First, every off-road shop normally stocks and sells the Pro-Taper bars. However I heard better things about the Magura bars and was determined to order them. I contacted Magura's USA distributor who was only somewhat helpful. They did however send me a fax of the specification sheet which enabled me to see the exact dimensions of the various bars available (there are 3).

Eventually I ordered both the SX  bar and the EX bar to be able to see the differences. I went with the SX bar as it was straighter and better than the EX bar for my purposes.

The fax that I got from Magura is located here.

Note - When putting these on the F650GS you will need to get a set of universal clamps from ProTaper which run about $75.00. This is because the hole pattern and perches on the BMW triple clamp is different and will not directly accommodate this bar.

Note - Also, you will lose the extra smaller bar which is used to mount accessories or the crash pad. In order to compensate for this I ordered an accessory bar from Touratech USA which is made for other bikes such as the KTM or Africa Twin but which we found to work for the F650 and Magura bar combination.

Note - When fitting the Magura handlebars with the BMW heated grips you will have a few problems. One is that the bars will have to be notch-cut to accept the weighted ends of the BMW heated grips as well as to allow the passage of the heating element. The second is that you will not be able to mount the switch to control the heated grips as the perch for the bar does not allow this.

Again the amazing service team at CalBMWTriumph came through in figuring all of this out. They cut the bars and fitted an internal bolt/lock system that tightens as you turn it inward. They also took the heated grip switch from the older F650 which goes right into the newer wiring harness and fit this on the accessory bar. My many thanks to them for getting this done under a timetable which was nothing short of very tough.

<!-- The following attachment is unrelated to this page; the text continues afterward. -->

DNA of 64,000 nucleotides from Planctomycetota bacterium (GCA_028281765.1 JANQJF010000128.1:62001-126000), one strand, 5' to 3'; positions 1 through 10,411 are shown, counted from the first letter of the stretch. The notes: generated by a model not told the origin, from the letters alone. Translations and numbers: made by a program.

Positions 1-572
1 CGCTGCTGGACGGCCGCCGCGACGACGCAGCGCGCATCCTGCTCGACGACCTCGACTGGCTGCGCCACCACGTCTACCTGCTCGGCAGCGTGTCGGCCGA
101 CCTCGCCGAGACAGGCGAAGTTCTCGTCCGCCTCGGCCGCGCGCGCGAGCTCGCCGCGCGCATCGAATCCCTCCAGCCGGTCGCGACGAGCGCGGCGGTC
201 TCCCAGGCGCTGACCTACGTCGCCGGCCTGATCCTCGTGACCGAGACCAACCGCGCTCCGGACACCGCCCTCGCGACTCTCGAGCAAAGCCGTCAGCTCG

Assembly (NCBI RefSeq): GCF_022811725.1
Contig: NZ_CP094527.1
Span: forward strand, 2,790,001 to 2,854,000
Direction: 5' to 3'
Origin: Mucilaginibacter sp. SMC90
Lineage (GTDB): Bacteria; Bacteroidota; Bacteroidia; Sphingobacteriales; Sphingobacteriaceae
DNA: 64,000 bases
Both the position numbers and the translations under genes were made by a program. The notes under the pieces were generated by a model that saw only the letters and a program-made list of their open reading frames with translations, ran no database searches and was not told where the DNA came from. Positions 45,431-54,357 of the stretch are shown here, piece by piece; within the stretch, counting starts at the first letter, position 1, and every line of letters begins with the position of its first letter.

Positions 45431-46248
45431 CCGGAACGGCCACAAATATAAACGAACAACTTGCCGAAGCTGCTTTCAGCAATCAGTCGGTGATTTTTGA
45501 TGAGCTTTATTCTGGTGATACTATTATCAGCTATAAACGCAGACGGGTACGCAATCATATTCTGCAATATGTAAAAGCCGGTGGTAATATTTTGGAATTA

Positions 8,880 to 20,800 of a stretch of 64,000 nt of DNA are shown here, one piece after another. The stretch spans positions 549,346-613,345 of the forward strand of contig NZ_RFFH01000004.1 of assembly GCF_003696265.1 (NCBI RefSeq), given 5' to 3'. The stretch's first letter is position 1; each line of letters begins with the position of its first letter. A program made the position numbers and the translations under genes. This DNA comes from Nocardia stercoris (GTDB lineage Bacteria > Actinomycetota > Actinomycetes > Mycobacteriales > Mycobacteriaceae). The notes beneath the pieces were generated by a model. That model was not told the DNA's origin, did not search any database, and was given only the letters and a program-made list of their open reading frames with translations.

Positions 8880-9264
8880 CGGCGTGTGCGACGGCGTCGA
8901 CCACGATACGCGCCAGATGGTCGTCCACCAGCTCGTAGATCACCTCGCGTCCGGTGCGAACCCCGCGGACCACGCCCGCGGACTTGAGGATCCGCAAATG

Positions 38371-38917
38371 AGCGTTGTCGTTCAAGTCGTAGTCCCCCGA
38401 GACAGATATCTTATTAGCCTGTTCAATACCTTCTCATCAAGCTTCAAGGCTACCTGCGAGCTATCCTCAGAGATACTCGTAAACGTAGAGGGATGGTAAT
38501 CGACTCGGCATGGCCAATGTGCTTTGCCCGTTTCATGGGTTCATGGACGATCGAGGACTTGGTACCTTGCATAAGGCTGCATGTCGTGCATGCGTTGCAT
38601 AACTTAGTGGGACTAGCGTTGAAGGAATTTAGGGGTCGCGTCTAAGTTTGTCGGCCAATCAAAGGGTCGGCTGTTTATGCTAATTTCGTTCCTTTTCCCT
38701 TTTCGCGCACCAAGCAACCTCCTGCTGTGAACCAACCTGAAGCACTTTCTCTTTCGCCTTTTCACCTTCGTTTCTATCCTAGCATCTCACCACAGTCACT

4.    Rear luggage rack (ala R100GS PD)

I've found that the solo seat setup and rear luggage rack on my R100GS PD is really flexible and great at holding stuff down with straps tied forward to back instead of bungee cords or nets. I had visions of my gear flying off as I bounced over the Baja and so before leaving I was on a quest (literally) to have a solo seat and luggage rack combination setup on my F650GS Dakar.

I talked to Touratech, Corbin, Wunderlich, Al Jessie, and CBT Imports (Top-of-the-line). All confirmed that the bike was too new to be considering anything yet but that they all had things in various stages of design. I figured that if they could design and manufacture something so could I.

I examined and measured the bike and found the there were only two good mounting points to put such a rack on. These were the side bag mounting points located on the side of the bike and on the rear frame. What we eventually wound up with was a design that was small and easy to take off - mounting to the bike with two screws. The only problem being that with the luggage rack on it would be necessary to take it off in order to have access to the compartment underneath the seat.

This I didn't figure to be a big problem because the only things underneath the seat are the tools and other maintenance items such as fuel tank, etc. I figured that if I needed to really be in that area of the bike that I would have the five  minutes necessary to take off whatever I had on top and unbolt the two screws. In order to facilitate this I got a great wrench with a built-in ratchet to make this procedure easy. This I carry in my backpack so as not to lose it and it did come in handy on the trip.

I designed the strap loops to be wide enough to fit the excellent Touratech straps. I've made one of these so far using a local metal fabricator. The test of this rack was going to be the Baja. If I worked well I planned to manufacture it again using better welds and powdercoating it.

Note - If anyone wants one of these racks please contact me and I'm sure that we can make arrangements to have one made for you as well. The shop that I found it really great. They are true craftsmen and put this solution together quickly for me exactly to my specifications.